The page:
Tài liệu Module 4 cloud computing saas 2s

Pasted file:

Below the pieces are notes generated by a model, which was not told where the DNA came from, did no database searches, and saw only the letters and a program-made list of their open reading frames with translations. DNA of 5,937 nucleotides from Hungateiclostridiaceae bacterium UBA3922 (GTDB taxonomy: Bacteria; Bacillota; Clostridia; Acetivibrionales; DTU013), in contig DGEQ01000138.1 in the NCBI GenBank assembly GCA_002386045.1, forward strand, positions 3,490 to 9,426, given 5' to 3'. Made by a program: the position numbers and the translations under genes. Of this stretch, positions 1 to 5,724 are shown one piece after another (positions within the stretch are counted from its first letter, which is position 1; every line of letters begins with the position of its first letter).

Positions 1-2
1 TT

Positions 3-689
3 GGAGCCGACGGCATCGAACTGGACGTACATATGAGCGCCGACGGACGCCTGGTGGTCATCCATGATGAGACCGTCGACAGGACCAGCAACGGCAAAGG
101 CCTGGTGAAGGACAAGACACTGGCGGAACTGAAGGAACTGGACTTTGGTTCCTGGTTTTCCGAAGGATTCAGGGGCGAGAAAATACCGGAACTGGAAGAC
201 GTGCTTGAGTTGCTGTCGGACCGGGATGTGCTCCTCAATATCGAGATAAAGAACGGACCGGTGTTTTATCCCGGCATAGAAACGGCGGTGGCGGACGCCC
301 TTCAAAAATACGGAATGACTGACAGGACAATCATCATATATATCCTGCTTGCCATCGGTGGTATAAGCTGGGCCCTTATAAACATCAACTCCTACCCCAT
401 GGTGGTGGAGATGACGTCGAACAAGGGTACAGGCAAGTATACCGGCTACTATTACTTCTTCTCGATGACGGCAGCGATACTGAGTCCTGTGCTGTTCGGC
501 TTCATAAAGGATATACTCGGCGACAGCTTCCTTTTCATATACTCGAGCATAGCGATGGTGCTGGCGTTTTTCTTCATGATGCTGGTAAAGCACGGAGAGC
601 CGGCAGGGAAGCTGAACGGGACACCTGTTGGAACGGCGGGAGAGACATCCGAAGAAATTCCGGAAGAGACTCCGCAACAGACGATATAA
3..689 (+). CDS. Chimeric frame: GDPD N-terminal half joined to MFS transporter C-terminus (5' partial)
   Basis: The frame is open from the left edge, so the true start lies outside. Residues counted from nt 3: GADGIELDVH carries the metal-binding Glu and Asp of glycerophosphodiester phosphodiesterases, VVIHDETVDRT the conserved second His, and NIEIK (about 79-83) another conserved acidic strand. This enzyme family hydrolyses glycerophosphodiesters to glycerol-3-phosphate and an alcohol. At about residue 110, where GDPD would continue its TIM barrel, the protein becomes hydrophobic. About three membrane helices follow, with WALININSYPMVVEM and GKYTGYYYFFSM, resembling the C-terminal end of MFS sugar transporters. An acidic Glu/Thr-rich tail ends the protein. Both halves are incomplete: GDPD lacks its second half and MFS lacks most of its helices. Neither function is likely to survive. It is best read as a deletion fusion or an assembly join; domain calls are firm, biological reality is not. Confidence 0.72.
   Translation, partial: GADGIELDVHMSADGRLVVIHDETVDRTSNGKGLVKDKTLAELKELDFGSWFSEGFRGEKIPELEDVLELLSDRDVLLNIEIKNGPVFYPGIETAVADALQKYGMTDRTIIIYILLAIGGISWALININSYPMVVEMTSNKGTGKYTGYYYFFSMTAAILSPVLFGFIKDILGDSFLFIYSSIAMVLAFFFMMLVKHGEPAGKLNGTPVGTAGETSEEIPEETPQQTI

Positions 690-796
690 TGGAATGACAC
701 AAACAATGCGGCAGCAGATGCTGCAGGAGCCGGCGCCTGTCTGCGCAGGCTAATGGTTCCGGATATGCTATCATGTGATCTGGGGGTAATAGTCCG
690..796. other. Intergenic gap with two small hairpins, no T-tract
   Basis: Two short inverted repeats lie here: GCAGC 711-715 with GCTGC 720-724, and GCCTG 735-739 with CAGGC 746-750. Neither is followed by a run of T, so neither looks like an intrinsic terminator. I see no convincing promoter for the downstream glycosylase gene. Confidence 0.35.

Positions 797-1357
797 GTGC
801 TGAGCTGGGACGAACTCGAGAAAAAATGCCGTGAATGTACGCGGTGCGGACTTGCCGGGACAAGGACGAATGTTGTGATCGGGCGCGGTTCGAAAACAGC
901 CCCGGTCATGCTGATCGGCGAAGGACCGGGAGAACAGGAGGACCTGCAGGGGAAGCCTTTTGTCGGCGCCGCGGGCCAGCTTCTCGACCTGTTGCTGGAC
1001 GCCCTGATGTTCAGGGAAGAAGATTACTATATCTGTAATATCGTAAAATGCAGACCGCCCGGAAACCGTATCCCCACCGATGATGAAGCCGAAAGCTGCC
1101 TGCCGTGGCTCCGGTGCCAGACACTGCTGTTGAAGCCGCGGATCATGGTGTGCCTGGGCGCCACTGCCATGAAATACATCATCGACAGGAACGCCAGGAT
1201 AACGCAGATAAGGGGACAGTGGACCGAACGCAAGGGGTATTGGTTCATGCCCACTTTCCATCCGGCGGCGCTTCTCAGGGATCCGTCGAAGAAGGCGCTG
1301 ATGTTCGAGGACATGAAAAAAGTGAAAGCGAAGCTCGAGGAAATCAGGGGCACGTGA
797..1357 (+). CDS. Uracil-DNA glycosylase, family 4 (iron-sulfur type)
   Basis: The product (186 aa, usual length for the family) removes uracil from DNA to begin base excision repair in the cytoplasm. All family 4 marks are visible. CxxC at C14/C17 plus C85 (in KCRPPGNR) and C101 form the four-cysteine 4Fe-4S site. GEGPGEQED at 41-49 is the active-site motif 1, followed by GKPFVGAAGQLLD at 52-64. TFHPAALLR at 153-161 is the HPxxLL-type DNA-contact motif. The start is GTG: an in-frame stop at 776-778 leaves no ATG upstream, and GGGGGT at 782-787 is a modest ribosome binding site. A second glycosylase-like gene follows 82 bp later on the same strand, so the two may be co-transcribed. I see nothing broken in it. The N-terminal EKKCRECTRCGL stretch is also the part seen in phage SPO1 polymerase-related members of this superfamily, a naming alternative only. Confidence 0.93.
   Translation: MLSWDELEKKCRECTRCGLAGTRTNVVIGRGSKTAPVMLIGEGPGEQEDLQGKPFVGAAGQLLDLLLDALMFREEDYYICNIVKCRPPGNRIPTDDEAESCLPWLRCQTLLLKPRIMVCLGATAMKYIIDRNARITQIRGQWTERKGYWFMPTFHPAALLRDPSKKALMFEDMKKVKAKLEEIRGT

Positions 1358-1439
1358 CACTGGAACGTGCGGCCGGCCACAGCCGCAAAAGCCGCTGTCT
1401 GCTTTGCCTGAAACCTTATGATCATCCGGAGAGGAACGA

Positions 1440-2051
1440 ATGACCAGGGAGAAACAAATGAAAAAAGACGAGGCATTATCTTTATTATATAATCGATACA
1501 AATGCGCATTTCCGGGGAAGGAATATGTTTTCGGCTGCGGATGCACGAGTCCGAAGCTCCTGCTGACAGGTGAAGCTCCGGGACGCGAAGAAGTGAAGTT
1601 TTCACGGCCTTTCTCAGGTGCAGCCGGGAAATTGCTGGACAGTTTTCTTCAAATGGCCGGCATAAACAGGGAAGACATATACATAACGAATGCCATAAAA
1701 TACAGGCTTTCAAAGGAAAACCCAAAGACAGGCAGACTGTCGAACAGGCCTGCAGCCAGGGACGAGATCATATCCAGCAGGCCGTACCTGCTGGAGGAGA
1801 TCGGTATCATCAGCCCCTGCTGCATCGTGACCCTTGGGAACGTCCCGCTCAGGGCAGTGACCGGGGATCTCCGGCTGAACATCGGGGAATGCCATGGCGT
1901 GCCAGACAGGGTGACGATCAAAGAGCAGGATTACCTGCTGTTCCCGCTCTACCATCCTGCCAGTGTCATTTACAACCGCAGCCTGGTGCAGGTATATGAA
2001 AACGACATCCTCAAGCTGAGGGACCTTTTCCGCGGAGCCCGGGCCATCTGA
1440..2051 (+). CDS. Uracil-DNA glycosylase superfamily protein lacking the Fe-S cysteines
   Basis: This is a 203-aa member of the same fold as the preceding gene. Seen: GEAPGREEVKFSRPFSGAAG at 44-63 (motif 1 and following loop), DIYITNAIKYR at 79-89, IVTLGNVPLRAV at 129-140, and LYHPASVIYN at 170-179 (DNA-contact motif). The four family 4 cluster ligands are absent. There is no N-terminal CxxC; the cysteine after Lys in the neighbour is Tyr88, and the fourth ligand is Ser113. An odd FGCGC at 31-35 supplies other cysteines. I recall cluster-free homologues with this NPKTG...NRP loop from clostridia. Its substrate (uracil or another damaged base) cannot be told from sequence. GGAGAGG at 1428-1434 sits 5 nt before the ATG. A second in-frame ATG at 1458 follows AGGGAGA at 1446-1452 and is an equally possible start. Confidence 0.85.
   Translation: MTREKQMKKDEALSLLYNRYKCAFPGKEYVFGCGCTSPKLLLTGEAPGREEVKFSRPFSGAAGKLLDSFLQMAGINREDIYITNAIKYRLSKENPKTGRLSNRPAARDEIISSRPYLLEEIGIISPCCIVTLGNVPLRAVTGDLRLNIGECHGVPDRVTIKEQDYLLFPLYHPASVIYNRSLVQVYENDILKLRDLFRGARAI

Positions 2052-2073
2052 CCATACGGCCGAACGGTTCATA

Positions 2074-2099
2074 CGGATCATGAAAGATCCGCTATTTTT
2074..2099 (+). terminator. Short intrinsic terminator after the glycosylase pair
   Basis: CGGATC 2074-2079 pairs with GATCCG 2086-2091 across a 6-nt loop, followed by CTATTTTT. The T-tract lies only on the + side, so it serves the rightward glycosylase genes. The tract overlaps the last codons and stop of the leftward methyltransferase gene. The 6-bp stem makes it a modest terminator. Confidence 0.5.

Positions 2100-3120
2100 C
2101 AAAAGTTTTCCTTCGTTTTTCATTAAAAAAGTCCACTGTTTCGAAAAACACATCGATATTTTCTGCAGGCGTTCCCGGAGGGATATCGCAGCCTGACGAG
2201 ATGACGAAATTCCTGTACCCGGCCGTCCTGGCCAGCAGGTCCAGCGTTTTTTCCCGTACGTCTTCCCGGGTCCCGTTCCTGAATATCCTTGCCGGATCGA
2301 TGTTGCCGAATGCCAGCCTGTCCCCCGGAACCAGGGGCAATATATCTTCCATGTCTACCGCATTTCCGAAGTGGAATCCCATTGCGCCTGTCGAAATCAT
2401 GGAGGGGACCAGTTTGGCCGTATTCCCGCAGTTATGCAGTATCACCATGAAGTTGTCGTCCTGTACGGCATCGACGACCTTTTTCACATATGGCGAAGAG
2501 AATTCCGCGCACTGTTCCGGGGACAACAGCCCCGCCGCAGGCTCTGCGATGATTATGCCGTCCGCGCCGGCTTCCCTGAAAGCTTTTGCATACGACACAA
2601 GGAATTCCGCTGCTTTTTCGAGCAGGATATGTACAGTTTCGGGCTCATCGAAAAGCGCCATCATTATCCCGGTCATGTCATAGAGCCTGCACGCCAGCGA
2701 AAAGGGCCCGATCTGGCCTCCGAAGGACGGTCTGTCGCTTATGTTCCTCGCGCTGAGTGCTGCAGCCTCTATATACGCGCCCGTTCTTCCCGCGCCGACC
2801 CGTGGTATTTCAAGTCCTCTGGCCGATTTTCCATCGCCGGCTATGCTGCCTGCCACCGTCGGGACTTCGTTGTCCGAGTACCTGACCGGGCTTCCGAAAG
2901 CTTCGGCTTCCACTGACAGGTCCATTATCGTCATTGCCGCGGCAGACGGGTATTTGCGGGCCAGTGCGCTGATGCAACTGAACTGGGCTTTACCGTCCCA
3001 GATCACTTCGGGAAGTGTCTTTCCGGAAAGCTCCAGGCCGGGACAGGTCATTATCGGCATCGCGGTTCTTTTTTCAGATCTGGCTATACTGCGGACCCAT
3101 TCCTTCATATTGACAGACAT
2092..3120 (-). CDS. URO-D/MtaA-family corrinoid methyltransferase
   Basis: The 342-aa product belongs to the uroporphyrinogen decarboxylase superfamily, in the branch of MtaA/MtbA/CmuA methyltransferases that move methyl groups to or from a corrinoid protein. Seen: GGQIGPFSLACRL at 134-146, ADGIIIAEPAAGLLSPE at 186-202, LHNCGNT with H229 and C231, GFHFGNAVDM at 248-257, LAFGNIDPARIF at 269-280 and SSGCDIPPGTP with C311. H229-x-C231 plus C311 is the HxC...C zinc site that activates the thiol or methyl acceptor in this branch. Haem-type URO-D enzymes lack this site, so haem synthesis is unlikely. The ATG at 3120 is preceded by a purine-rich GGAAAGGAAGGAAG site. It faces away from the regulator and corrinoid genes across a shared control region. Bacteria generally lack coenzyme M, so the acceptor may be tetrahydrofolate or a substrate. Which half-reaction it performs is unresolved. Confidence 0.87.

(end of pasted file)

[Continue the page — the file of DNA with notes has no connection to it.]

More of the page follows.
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8/25/2014 Module 4: Cloud Computing & SaaS Overview • • • • • • • Whatt iis cloud Wh l d computing? ti ? Business advantages Architecture Issues and challenges SaaS Utility Computing Grid computing 1 8/25/2014 Definitions • “The rise of the cloud is more than just another platform shift that gets geeks excited. It will undoubtedly transform the IT industry, but it will also profoundly change the way people work and companies operate.” - The Economist, “Let it Rise,” 10/23/08 (Sun Cloud Computing 2009) • “A pool of highly scalable, abstracted infrastructure, capable of hosting end-customer applications, that is billed by consumption”(Staten 2008, Forrester Research) • “Cloud computing is the set of disciplines, technologies, and business models used to render IT capabilities as on-demand services” (www.burtongroup.com) • “Cloud Computing is the sum of SaaS and Utility Computing” (Armbrustet al. 2009) Definitions (con) • “It’s one of the foundations of the next generation of computing. . .. It’s a world where the network is the platform for all computing, where everything we think of as a computer today is just a device that connects to the big computer we’re building. Cloud computing is a great way to think about how we’ll deliver computing services in the future.” —Tim O’Reilly, CEO, O’Reilly Media (Sun Cloud Computing 2009) • “A Cloud is a type of parallel and distributed system consisting of a collection of interconnected and virtualised computers that are dynamically provisioned and presented as one or more unified computing resources based on service-level agreements established through negotiation between the service provider and consumers” (Buyyaet al. 2008) • “Clouds are clearly next-generation data centerswith nodes “virtualized” through hypervisor technologies such as VMs, dynamically “provisioned” on demand as a personalized resource collection to meet a specific service-level agreement, which is established through a “negotiation” and accessible as a composable service via “Web 2.0” technologies»(Buyyaet al. 2008) 2 8/25/2014 What is Cloud Computing? • New computing paradigms have been proposed and adopted, with the emergence of technological advances d such h as cluster l t computing, ti G Grid id computing, ti P2P computing, service computing, market-oriented computing, and most recently Cloud computing(Buyyaet al. 2008) • “Clouds provide on demand resources or services over the Internet, usually at the scale and with the reliability of a data center” (Grossman 2008) • You Y use what h t you need d and d you pay ffor what h t you use e.g. Amazon S3 and Simple DB and Google App Engine all charge based on storage, bandwidth, and CPU time services run on shared infrastructure Cloud Computing “Cloud computing gives an edge to enterprises as they can add capabilities and increase capacities on the fly without having to invest in infrastructure, training or licenses. One of the most important features of cloud computing is automated management and reallocation of resources. This means that a user can work on a platform without worrying about adaptability, scalability and elasticity.” Kaustubh Dhavse Deputy Director of ICT practice at Frost & Sullivan 3 8/25/2014 Cloud Computing –3.19 min. Youtube Video http://www.youtube.com/watch?v=ae_DKNwK_ms What is driving businesses to cloud-scale? 4 8/25/2014 Drivers Ranked Number 1 Ranked in Top 3 Cost saving 34% 65% Uptime/High availability 17% 46% Performance 12% 43% Consumption-based pricing 12% 33% Scalabilityy 7% 40% Flexibility 6% 41% Rapid deployment 5% 24% (Cloud Computing Trends Report 2009) Why Cloud Computing? • Cloud computing is more than “pay by drink” compute platforms – it is a convergence of two major interdependent IT trends (Sun Cloud Computing 2009): – IT Efficiency - Minimise costs though virtualisation, improve infrastructure resource deployment and utilisation – Business Agility - Maximise returns using IT as a competitive weapon through rapid time to market, integrated application stacks, instant machine image deployment, and petascale parallel programming • Example: The New York Times needed to convert 11 million articles and images in its archive (from 1851 to 1980) to PDF. Their Internal IT dept. dept said it would take them seven weeks weeks. In the meantime meantime, one developer using 100 Amazon EC2 simple Web service interface instances running Hadoop (an open-source implementation similar to MapReduce) completed the job in 24 hours for less than $300! (open.blogs.nytimes.com, “Self-service, Pro-rated Super Computing Fun!”) (Sun Cloud Computing 2009) 5 8/25/2014 Business Advantages • Cloud computing is a new and promising paradigm delivering IT services as computing utilities • Delivers higher efficiency, massive scalability, and faster, easier software development • It is i about b t new programming i models, d l new IT infrastructure, enabling of new business models Advantages • Use the cloud: best option for start-ups, research projects, Web 2.0 developers, or niche players who want a simple, low-cost way to load and go go.” “load • Leverage the cloud: – Development and testing: the easiest cloud use case for enterprises – Functional offloading: use the cloud for specific workloads – Augmentation: a new option for handling peak load or anticipated spikes in demand for services – Experimenting: software evaluation can be performed in the cloud, before licenses or support need to be purchased • Build the cloud: build private clouds to take advantage of the economics i off resource pools l and d standardize t d di th their i d development l t and d deployment processes • Be the cloud: includes both cloud computing service providers and cloud aggregators – companies that offer multiple types of cloud services (Sun Cloud Computing 2009) 6 8/25/2014 When to apply cloud computing? • Moving internal services to pay-as-you-go infrastructure • Quick provisioning and de-provisioning of users and resources • Mobility advantages accessing your application or data anytime, anywhere • Reducing specialised IT administration expertise through cloud infrastructure • Improved economics due to shared infrastructure • Lightweight entry/exit service acquisition • The business, security, and privacy concerns of cloudhosted identities and data Examples of Use (Staten 2008) 7 8/25/2014 Major Cloud Builders (Staten 2008) Why IT leaders will embrace cloud computing • Separation of data from apps: front end applications will be delivered in the Web browser while the backend will be powered by highly-scalable highly scalable databases • Front-end and backend databases: will be able to exist in separate locations much more easily and effectively • Offline access for online apps: Web applications develop an offline component in addition to the standard online component • Ubiquitous mobile Internet access: making Internet access virtually ubiquitous -or at least available anywhere you can connectt to t a cellll tower t • Moving CAPEX to OPEX: allows a company to move much of its infrastructure costs from being capital expenditure (CAPEX) to being operating expenditure (OPEX) (Hiner2009) 8 8/25/2014 Maturity Model • Stages of evolution for an enterprise data center t trying t i to t achieve hi cloud l d Ni NirvanaJames Urquhart Consolidation  Abstraction  Automation  Utility  Market (Urquhart 2008 ‘A maturity model for cloud computing’, http://news.cnet.com/8301‐19413_3‐10122295‐240.html) Steps in Maturity Model • Consolidation - reduce redundancy and wasted space and equipment by measured planning of both architecture (including facilities allocation and design) and process process. • Abstraction - occurs when data centers decouple the workloads and payloads of their data center infrastructure from the physical infrastructure itself, and manage to the abstraction instead of the infrastructure. • Automation - comes into play when data centers systematically remove manual labor requirements for run time operation of the data center. • Utility Utilit - is i th the stage t att which hi h d data t centers t iintroduce t d th the concepts of self-service and metering. • Market - is achieved when utilities can be brought together over the Internet to create an open competitive marketplace for IT capabilities (an "Inter-cloud", so to speak) Urquhart 2008 9 8/25/2014 The Architectural Services Layers of Cloud Computing • Software as a Service (SaaS) – SaaS is at the highest layer and features a complete application offered as a service, ondemand via multitenancy - e.g. ondemand, e g Google’s Google s email services • Platform as a Service (PaaS) – The middle layer, or PaaS, is the encapsulation of a development environment abstraction and the packaging of a payload of services, e.g. Commercial examples include Google App Engine, which serves applications on Google’s infrastructure • Infrastructure as a Service (IaaS) – IaaS is at the lowest layer and is a means of delivering basic storage and compute capabilities as standardized services over the network networkcommercial example is Amazon Web Services, whose EC2 and S3 services offer bare-bones compute and storage services (respectively) (Sun Cloud Computing 2009) Cloud computing services • Virtualization - Solves core challenges of data center managers – – – – – – • • • • Higher utilization rates Resource consolidation Lower power usage/costs Space savings Disaster recovery/business continuity Reduced operations costs Operating System Virtualization Platform Virtualization Network Virtualization Application Virtualization (Sun Cloud Computing 2009) 10 8/25/2014 Cloud computing services • Software Deployment – Software Packaging -The The software software-based based packaging of software components, data, server and storage pools, and other cloud resources makes efficient resource allocation, re-use, and management possible – Machine Images - Machine images contain userspecific applications, libraries, data, and associated configuration settings and are hosted within the cloud e.g. Paid AMIs(Amazon Machine Images) can be created by ISVs and stored on Amazon Simple Storage Service (S3) (Sun Cloud Computing 2009) Major Obstacles-cloud computing providers must overcome Cloud Computing Trends Report 2009 11 8/25/2014 High-level market-oriented cloud architecture (Buyya et al. 2008) Market – oriented Cloud Architecture • • • Cloud providers will need to consider and meet different QoS parameters of each individual consumer as negotiated in specific SLAs. Market-oriented resource management is necessary to regulate the supply and demand of Cloud resources at market equilibrium, provide feedback in terms of economic incentives for both Cloud consumers and providers, and promote QoS-based resource allocation mechanisms that differentiate service requests based on their utility There are basically four main entities involved – – – – Users/Brokers: Users or brokers acting on-their behalf submit service requests from anywhere in the world to the Data Center and Cloud to be processed. SLA Resource Allocator: The SLA Resource-Allocator Resource Allocator acts as the interface between the Data enter /Cloud service provider and external users/brokers. VMs: Multiple VM scan be started and stopped dynamically on a single physical machine to meet accepted service requests, hence providing maximum flexibility to configure various partitions of resources on the same physical machine to different specific requirements of service requests Physical Machines: The Data Center comprises multiple computing servers that provide resources to meet service demands. (Buyya et al. 2008) 12 8/25/2014 Cloud services (Linthicum 2006) Characteristics • Cloud Computing, the long-held dream of computing as a utility, has the potential to transform a large part of the IT industry, making software even more attractive as a service and shaping the way IT hardware is designed and purchased. • Developers with innovative ideas for new Internet services no longer require the large capital outlays in hardware to deploy their service or the human expense to operate it • Cloud Computing refers to both the applications delivered as services over the Internet and the hardware and systems software in the datacenters that provide those services-referred to as Software as a Service (SaaS). • The data center hardware and software is what we will call a Cloud Cloud. When a Cloud is made available in a pay-as-you-go manner to the general public, we call it a Public Cloud-the service being sold is Utility Computing • Private Cloud to refer to internal data centers of a business or other organization, not made available to the general public. (Armbrust et al. 2009) 13 8/25/2014 Challenges • Enterprises currently employ conservative IT strategies and are unwilling to shift from the traditional controlled environments • Cloud computing uptake has only recently begun and many systems are in the proof-of concept stage • Regulatory pressures also mean that enterprises have to be careful about where their data gets processed, and therefore, are not able to employ Cloud services from an open market. • Could be mitigated through SLAs that specify strict constraints on the location of the resources • The state-of-the-art Cloud technologies have limited support for market-oriented resource management and they need to be extended to support: negotiation of QoS between users and providers to establish SLAs; mechanisms and algorithms for allocation of VM resources to meet SLAs; and manage risks associated with the violation of SLAs. (Armbrust et al. 2009) Challenges (Armbrust et al. 2009) 14 8/25/2014 Disadvantages • Latency and bandwidth related issues associated with any remote application • Various V i iissues related l t d tto multiple lti l customers t possibly ibl sharing h i the same piece of hardware • Having data accessible by third parties (such as the provider of cloud services) may present security, compliance or regulatory issues. • Clouds that provide on-demand capacity, portability and interoperability is much more problematic p – Hadoop p is by y far the most prevalent p system y that • Example provides on-demand capacity, but, for example, it is not straightforward for a Hadoop MapReduce application to run on another on-demand capacity cloud that is written in C++ (Grossman 2008) Infrastructure • • • • Transparency - The application delivery solution used to provide transparent load-balancing services will need to be automated and g into the p provisioning g workflow p process such that resources can integrated be provisioned on-demand at any time. Scalability - The "control node" often depicted in high-level diagrams of the "cloud computing mega data center" will need to provide on-demand dynamic application scalability. Intelligent monitoring - If the number of concurrent users accessing a service is reaching capacity, then the application delivery solution should be able to not only detect that through intelligent monitoring but participate in the provisioning of another instance of the service in order to ensure service to all clients Security - Cloud computing is somewhat risky in that if the security of the cloud is compromised potentially all services and associated data within the cloud are at risk. It should also provide full application security -from layer 2 to layer 7 -in order to thwart potential attacks at the edge. Network security, protocol security, transport layer security, and application security should be prime candidates for implementation at the edge of the cloud, in the control node. ‘4 Things You Need in a Cloud Computing Infrastructure’, www.devcentral.f5.com  15 8/25/2014 SaaS & Cloud Computing • Similar to utility computing – Pay as you use – Service on demand – High availability – Disaster recovery What is SaaS • SaaS = Software as a Service • It is a Deployment/Delivery model – Hosted and Managed by vendor – Delivered across the Internet • It is a Business Model: usage-based pricing (vs. perpetual license model of on-premise software). Examples: – Per user per month – Per transaction – Per GB of storage per month (Scio Consulting International 2009) 16 8/25/2014 History of SaaS • Born during dot-com era (late 90’s) – “ASP” ASP (Application Service Provider) • Apps hosted/managed by Vendor • Remote access through VPN • Almost died with dot-com burst • Early SaaS companies born in early 00’s • 2003-2005 High-speed g p Internet g growth = trigger for SaaS • Feb 2009 – Salesforce.com reported annual revenues of $1,000 Million USD (Scio Consulting International 2009) SaaS Evolution (Scio Consulting International 2009) 17 8/25/2014 How SaaS works • Network-based access to commercially available il bl software ft • Multi-tenancy (one-to-many) • Payment Model • Central Application Management – Software S ft – Infrastructure • Control of Upgrade Process (Scio Consulting International 2009) Benefits for clients • Lower entry point – No large up-front up front investment in • Software licenses • IT infrastructure • Lower operating/maintenance costs – Fast, easy deployment (Web browser) – Vendor maintains/upgrades application – No IT staff necessary to keep running • Consumption-based expenditure – Pay As You Go (OpEx vs CapEx) – Scale up/down as needed (Scio Consulting International 2009) 18 8/25/2014 Benefits for Users • Easy deployment/ramp up – Typically based on Web browser access – No additional hardware/software needed • Any time, Any where access – Outside the corporate firewall • Transparent updates • Support direct from Vendor (Scio Consulting International 2009) Benefits for Vendors • Economies of Scale – Derived from Multi-tenant architecture • Better B tt resource utilization tili ti • Simplified maintenance – For a well designed app, operating costs per customer drop as customer base grows • Better understanding of usage patterns – To drive innovation and enhancements • Faster release cycles to keep up with market and competition • De-facto access to Global market (Scio Consulting International 2009) 19 8/25/2014 Benefits for Vendors • Market Reach – Catch the Long Tail – Traditional Model (Scio Consulting International 2009) Long Tail Continued (Scio Consulting International 2009) 20